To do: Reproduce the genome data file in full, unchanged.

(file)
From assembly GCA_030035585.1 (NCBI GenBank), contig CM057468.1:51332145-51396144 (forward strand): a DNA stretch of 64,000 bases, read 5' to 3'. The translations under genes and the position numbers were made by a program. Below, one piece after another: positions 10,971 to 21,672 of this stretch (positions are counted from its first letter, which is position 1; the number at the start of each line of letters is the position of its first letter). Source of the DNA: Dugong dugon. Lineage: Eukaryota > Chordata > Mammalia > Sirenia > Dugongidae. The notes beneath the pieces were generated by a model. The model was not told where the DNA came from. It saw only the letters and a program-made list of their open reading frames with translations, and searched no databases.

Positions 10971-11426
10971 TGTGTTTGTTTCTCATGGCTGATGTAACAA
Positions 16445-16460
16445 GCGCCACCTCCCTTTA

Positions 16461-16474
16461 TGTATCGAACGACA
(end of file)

From assembly GCA_030035585.1 (NCBI GenBank), contig CM057468.1:51332145-51396144 (forward strand): a DNA stretch of 64,000 bases, read 5' to 3'. The translations under genes and the position numbers were made by a program. Below, one piece after another: positions 10,971 to 21,672 of this stretch (positions are counted from its first letter, which is position 1; the number at the start of each line of letters is the position of its first letter). Source of the DNA: Dugong dugon. Lineage: Eukaryota > Chordata > Mammalia > Sirenia > Dugongidae. The notes beneath the pieces were generated by a model. The model was not told where the DNA came from. It saw only the letters and a program-made list of their open reading frames with translations, and searched no databases.

Positions 10971-11426
10971 TGTGTTTGTTTCTCATGGCTGATGTAACAA
Positions 16445-16460
16445 GCGCCACCTCCCTTTA

Positions 16461-16474
16461 TGTATCGAACGACA